Communication processes between plant cells - Wolfgang Baumeister receives ERC Synergy Grant together with colleagues from Düsseldorf and Hohenheim
The professors Wolfgang Baumeister from the Max Planck Institute of Biochemistry (MPIB) in Martinsried, Wolf B. Frommer and Rüdiger Simon from the Heinrich Heine University Düsseldorf (HHU) and Professor Waltraud Schulze from the University of Hohenheim are jointly funded by the European Research Council (ERC). The "SymPore" project is now being implemented with over 10 million euros. The mission of this Synergy project is to elucidate the structure and function of the puzzling cell-cell connections of plants, the so-called plasmodesmata.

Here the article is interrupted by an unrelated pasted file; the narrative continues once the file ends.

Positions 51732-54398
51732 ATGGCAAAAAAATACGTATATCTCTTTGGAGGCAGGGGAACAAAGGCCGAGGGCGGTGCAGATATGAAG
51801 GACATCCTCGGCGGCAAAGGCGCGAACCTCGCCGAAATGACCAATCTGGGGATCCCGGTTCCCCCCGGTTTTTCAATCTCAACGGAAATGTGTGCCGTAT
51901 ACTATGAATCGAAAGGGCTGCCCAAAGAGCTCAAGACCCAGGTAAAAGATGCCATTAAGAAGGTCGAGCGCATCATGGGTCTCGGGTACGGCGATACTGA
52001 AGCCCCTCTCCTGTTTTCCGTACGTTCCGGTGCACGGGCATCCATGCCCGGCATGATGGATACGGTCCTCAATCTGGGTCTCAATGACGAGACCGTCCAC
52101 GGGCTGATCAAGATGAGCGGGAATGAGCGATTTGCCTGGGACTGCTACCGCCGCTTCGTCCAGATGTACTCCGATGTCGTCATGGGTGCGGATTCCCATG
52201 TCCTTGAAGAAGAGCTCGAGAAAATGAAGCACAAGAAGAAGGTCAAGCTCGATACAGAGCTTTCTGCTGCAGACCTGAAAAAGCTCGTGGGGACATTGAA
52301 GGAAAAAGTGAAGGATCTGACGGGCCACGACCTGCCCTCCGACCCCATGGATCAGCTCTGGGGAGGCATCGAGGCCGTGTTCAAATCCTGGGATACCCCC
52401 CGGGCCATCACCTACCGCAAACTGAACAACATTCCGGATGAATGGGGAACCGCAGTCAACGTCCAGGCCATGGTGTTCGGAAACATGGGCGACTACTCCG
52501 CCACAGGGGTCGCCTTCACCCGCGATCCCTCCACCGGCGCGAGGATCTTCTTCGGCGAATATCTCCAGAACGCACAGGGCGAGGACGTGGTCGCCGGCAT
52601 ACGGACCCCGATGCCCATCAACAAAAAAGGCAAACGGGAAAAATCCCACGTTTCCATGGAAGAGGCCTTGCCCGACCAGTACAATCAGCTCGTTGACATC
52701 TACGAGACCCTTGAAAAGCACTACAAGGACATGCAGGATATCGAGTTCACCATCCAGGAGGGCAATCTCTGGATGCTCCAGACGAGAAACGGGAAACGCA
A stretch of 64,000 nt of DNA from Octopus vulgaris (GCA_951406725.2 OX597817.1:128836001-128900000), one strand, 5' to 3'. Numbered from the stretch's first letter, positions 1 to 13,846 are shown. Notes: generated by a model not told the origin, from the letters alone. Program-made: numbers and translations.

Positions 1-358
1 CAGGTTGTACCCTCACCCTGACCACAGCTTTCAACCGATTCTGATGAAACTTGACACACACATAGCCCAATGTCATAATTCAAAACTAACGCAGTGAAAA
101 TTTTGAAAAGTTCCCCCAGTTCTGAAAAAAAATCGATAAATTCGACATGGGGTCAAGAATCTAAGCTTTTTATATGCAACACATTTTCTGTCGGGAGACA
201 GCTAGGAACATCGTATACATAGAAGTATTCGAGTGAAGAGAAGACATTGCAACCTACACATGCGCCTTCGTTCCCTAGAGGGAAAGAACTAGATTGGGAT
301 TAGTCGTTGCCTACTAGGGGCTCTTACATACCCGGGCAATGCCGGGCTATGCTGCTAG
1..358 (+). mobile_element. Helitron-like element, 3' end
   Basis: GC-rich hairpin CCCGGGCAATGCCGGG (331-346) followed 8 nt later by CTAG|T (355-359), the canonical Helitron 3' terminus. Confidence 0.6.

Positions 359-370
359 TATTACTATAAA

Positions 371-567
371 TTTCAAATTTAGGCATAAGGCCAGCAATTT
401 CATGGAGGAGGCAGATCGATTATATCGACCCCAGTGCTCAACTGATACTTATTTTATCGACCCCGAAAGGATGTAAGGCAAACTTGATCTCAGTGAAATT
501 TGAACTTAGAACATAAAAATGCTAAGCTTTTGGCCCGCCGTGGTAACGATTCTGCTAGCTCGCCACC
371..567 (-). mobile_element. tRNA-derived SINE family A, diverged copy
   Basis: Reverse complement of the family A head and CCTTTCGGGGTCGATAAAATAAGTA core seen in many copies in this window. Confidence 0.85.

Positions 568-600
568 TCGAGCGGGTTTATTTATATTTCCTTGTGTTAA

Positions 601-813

An organism consists of many differentiated cells, each of which has to perform different tasks. To do this, cells have to communicate with each other and exchange information. Only in this way they can coordinate their tasks for the benefit of the whole organism. In animals, this is partly done via protein complexes that form cell-connecting selective channels, so-called "gap junctions". In contrast, plasmodesmata in plants are much more complex: "Plasmodesmata are probably the most important and least studied organelles of a plant cell with immense significance for all aspects of the plant," says Wolf B. Frommer, head of the ERC project. "Plasmodesmata control both the exchange of nutrients and messenger nutrients, as well as the exchange of genetic information and even of proteins". Among other things, they prevent viral proteins or RNA from passing from one cell to the next.